USC Football: Can USC Avoid Being Ensnared By The Trap Games?


October 2, 2010; Los Angeles, CA, USA; Washington Huskies kicker Erik Folk (17) celebrates the game winning field goal against the Southern California Trojans during the second half at the Los Angeles Memorial Coliseum. Washington defeats Southern California 32-31. Mandatory Credit: Gary A. Vasquez-US PRESSWIRE

In 2006 it was to UCLA in heart-breaking fashion.

In 2007 it was to Stanford, the 41-point underdogs that pulled off an unbelievable one-point upset.

In 2008 it was to Oregon State, for no reason at all.

And in 2009, it was in mind-boggling fashion to Washington, the same Huskies team that went 0-12 the year before.

Four years in a row, USC was poised at the outset to go on a championship run, and each time they dropped the ball. Not to teams at or near their competitive level, but to teams the Trojans had absolutely no business losing to.

If USC has a weakness it is this: the trap game. Recently, the Trojans have fallen victim to it every time.

The stadium lights have yet to come on for the 2012 season, and already many have USC picked as one half of the BCS Championship game. According to Vegas, this squad has 3/1 odds to win it all. Really, these predictions make sense: USC ended its season with a triple-OT classic against Stanford, a dominating win over the Oregon Ducks in Autzen, and the-football-monopoly-in-LA-is-definitely-NOT-over beat down of their cross-town rivals, UCLA.

Oh. And then Matt Barkley made Christmas come early when he announced he would be returning for his senior year.

Those reasons, coupled with the fact that USC is returning an extremely experienced squad would suggest that, yes, the Trojans will make a run for Miami this fall. Furthermore, the Trojans get to host Oregon—a team that will have rookie Marcus Mariota at the helm instead of Darron Thomas—Cal, and Notre Dame at home, while other nemesis Stanford will have to completely rebuild its offense after the spectacular seasons with Andrew Luck.

But—and there is always a but—USC has at least three games—at Utah, at Washington, and at Arizona—on its schedule that are definitely traps and could derail its whole season.

To be sure, ‘SC’s history of choke jobs can be tied to Pete Carroll, who often played down to the level of his inferior opponents, which led to his team’s demise. But even under Lane Kiffin we have seen USC drop games, like when it lost to ASU last year, a team that posted a 6-7 record. The Trojans always bring it against tough opponents, but the “easy” games are what should make Trojan fans hold off on purchasing a flight to Miami just yet.

First, USC has to travel to Utah in October. While the Utes weren’t exactly formidable in their 2012 Pac-12 debut, they were just a field goal away from upsetting USC in the Coliseum. Granted, USC hadn’t yet found its identity at that point in the season last year, but it was a scare nonetheless. This time around the Trojans will travel to Rice-Eccles Stadium on a Thursday night, a game that just reeks of a possible upset. The Utes will return nine offensive starters including their top four receivers, top two running backs, and a healthy QB in Jordan Wynn. We didn’t really get to see what Wynn could do last season as he was plagued by shoulder injuries, but if said surgically-repaired shoulder holds up this year, he could be a serious threat.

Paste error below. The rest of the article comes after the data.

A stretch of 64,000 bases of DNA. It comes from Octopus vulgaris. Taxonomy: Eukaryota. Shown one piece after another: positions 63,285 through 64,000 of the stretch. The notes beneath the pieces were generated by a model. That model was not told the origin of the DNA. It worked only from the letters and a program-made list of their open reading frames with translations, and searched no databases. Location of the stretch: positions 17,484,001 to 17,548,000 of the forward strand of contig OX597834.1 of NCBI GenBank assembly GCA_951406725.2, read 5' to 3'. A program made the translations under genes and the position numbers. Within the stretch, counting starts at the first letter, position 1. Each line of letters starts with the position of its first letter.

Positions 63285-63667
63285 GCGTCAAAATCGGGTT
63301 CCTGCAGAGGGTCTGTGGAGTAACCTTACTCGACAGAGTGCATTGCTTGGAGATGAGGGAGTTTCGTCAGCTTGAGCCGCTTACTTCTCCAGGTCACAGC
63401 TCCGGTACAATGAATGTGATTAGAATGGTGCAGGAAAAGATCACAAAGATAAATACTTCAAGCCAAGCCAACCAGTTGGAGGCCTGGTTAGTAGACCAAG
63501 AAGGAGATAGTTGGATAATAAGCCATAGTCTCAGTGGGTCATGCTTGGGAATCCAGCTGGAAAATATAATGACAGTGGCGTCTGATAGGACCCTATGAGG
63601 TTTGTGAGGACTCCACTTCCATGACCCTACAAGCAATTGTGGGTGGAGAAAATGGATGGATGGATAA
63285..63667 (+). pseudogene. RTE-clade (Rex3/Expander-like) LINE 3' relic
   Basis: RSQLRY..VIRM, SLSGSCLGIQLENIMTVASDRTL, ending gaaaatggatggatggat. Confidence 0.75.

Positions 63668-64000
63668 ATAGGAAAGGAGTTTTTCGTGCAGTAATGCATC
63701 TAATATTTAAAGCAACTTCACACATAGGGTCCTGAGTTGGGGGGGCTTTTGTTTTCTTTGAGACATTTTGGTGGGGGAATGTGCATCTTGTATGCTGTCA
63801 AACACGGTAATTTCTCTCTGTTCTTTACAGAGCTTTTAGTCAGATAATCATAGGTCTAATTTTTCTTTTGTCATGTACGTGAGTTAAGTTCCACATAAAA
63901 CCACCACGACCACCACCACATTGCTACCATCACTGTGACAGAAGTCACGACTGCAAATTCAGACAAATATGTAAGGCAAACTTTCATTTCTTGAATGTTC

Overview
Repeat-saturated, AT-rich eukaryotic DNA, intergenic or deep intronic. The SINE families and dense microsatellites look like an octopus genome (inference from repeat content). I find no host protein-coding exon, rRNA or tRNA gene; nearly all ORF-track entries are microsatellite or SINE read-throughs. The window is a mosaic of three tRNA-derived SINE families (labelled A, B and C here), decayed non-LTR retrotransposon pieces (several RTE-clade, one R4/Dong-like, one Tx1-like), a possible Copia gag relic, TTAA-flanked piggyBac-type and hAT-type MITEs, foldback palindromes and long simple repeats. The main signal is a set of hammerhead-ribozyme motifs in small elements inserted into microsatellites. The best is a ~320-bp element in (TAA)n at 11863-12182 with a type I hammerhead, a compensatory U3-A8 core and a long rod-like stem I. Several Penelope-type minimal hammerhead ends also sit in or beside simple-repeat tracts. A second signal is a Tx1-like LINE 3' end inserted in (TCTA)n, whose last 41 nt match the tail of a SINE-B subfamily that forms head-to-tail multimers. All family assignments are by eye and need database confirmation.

Then the following week, USC has to go Husky Stadium to take on Steve Sarkisian and his boys. Washington will probably garner a Top 25 ranking early in the year, but it has to face LSU, Stanford, Oregon, and USC within a five-week stretch. The Huskies could possibly face the Trojans after dropping all three of these games, which is what makes this particularly trap-like for USC. Last year, ‘SC gave Washington the business in a 40-17 romp at the Coliseum, in another clash between Kiffin and Sark. The Trojans were looking for vengeance after losing to Washington by a field goal two seasons in a row, and they definitely got it. Expect Washington to do the same this year, especially after a possible losing streak.

What could hurt them though is that they no longer have their top running back, Chris Polk, who ran for 1535 yards last season. They also lose both of their top receivers but they are returning six offensive starters, including a healthy Keith Price. On defense, they return five of their six top tacklers and have added the highest-rated safety recruit in the country, Shaq Thompson. If USC is not careful, the Huskies could be the reason ‘SC’s first season post-bowl ban ends in Pasadena and not Miami.

Lastly, USC travels to Arizona to face the Wildcats. On paper, this is a no-brainer win for USC; the Wildcats went 4-8 and fired their coach, Mike Stoops. However they replaced him with offensive guru Rich Rodriguez who will likely turn this Arizona team around. A signature win against mighty ‘SC is exactly what Rodriguez needs to bolster his team, and if USC goes into this as lax as it did against ASU last year, the Trojans could be in big trouble.

USC will likely enter all of these games as the favorite, and if it lives by the “one week at a time, no games off” mantra, Kiffin and this team will get to taste bowl game glory after being left hungry for two years.

However if history repeats itself, one of these games will be the Trojan Horse that catches USC off guard and causes the walls of Troy—and their national title hopes—to come crashing down.